The body supports can be connected directly to the hook and cable assemblies of the hoists, or they can be connected to a lift bar 136 as shown in FIGS. 1, 3, and 4. The lift bar is an elongated, channel shaped member provided with a plurality of holes 138 through its two flanges 140 and 142. A number of eyebolts 144 having pivotable ends 146 can attach to the bar by insertion through the flange holes. Hook and cable assemblies 76 engage eyebolts 144 engaged with upper flange 140, and the body supports 34 are coupled to eyebolts engaging the holes in lower flange 142. The lift bar equalizes the load on the two motors, allows more than two body supports to be used at a time, and allows a patient to be raised and lowered at a predetermined angle of inclination.
To set up the present device for use, channel members 42 and 62 of the supports are engaged with portions 16 and 14, respectively, of the bed frame. The suspension beam 22 is adjustably coupled to the supports so that the assembled unit is correctly sized for the bed frame. For example, if the bed frame is longer than normal the attachment of beam 22 to sleeves 64 and 72 can be adjusted, and if the beam 22 needs to be leveled the attachment of sleeves 48 and 52 can be adjusted. Thus, the present device can fit a range of bed frame types.
Once assembled it is apparent that the entire unit can be quickly engaged and disengaged with the bed frame, since channel members 42 and 62 engage but are not affixed to the bed frame. Should the need arise, it would not be difficult for two persons, or even one person, to remove the unit from or place the unit on the bed frame.
Once assembled, the desired use of the device determines the placement of the hoist assemblies, lift bar, and body supports. For example, if the patient's adult diapers needs to be changed rigid body support 94 can be coupled directly to hook and cable 76 without the intermediary of lift bar 36. The hoist assembly position can be adjusted along the length of the support beam to facilitate the operation. The RPM controller 88 is then adjusted for a suitable rate of lift speed, the direction controller 90 is adjusted to cause the hook and cable wrap around the spool, and the motor selector 92 actuates the appropriate motor. After the diaper is changed the direction control is reversed and the patient is lowered to the bed.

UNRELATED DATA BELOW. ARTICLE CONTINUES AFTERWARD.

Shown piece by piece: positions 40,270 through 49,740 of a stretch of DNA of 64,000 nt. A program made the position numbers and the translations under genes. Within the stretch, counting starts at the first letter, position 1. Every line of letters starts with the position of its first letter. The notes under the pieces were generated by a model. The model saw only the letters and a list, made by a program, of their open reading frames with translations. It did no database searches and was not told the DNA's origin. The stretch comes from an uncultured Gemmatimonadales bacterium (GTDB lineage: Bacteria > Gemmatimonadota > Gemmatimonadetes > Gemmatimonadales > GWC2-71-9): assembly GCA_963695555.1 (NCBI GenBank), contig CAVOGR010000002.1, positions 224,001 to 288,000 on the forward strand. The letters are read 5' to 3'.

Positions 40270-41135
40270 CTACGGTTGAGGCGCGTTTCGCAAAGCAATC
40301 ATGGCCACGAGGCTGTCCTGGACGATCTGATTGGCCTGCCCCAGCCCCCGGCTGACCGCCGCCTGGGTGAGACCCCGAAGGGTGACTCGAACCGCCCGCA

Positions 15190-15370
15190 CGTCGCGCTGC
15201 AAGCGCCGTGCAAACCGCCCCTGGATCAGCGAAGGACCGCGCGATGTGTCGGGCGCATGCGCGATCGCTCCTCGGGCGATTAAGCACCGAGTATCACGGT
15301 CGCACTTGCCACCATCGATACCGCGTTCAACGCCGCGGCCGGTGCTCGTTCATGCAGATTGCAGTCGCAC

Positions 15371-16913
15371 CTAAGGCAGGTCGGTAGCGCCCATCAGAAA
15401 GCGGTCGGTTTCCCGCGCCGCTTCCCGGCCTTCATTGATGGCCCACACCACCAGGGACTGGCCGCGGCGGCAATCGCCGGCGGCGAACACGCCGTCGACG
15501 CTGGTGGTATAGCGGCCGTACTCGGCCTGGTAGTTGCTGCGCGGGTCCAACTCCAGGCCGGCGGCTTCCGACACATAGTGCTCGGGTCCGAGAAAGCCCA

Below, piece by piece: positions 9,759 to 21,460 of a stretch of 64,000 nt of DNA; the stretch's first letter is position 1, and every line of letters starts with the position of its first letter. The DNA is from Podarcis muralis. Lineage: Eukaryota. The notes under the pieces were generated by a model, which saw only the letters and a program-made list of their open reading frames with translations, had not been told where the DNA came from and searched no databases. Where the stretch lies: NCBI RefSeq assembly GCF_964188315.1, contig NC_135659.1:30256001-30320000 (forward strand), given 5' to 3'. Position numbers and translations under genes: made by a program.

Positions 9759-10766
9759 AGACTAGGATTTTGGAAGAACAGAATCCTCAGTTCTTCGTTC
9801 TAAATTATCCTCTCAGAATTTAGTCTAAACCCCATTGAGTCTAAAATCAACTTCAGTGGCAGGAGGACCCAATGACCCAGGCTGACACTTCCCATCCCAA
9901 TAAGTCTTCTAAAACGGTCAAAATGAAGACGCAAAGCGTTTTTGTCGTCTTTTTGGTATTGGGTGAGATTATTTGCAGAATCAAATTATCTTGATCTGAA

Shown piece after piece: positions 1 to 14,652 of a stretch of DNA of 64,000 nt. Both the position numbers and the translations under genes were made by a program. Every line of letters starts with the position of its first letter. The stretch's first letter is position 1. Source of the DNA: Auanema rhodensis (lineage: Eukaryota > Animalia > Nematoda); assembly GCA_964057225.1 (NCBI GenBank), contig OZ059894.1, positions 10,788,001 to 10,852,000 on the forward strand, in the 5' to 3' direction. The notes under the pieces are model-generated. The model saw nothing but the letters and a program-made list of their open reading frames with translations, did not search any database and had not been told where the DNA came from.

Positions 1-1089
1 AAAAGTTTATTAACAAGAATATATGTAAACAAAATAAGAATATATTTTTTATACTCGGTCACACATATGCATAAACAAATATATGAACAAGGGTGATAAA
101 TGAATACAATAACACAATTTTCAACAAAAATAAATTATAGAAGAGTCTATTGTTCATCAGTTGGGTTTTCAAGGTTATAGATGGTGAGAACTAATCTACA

It will be noted that the remaining hoist can also be used to lift the upper body of a patient without need for the lift bar. The motor selector could selectively actuate one motor and then the other to position the patient in a number of positions.
When the lift bar is used a patient can be raised and lowered in any desired position. After appropriate body supports are attached to the patient, the angle of the lift bar can be adjusted by actuating one and then the other of the hoist assemblies. Once the patient is positioned as desired, the lift bar can be raised and lowered in that position by actuating both motors simultaneously.
While this invention has been described in terms of a few preferred embodiments, it is contemplated that persons reading the preceding descriptions and studying the drawing will realize various alterations, permutations and modifications thereof. For example, instead of attaching to the bed frame, the present invention could comprise a wheeled dolly which could straddle a hospital bed.
It is therefore intended that the following appended claims be interpreted as including all such alterations, permutations and modifications as fall within the true spirit and scope of the present invention.
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|U.S. Classification||5/83.1, 414/921, 254/292|
|Cooperative Classification||Y10S414/134, A61G7/1061, A61G2200/32, A61G7/1078, A61G7/1015, A61G7/1055, A61G7/1046, A61G7/1051|
|European Classification||A61G7/10T6, A61G7/10S6, A61G7/10T12, A61G7/10T2, A61G7/10N2|
|May 15, 1987||FPAY||Fee payment|
Year of fee payment: 4
|Sep 23, 1991||FPAY||Fee payment|
Year of fee payment: 8
|Dec 12, 1995||REMI||Maintenance fee reminder mailed|
|May 5, 1996||LAPS||Lapse for failure to pay maintenance fees|
|Jul 16, 1996||FP||Expired due to failure to pay maintenance fee|
Effective date: 19960508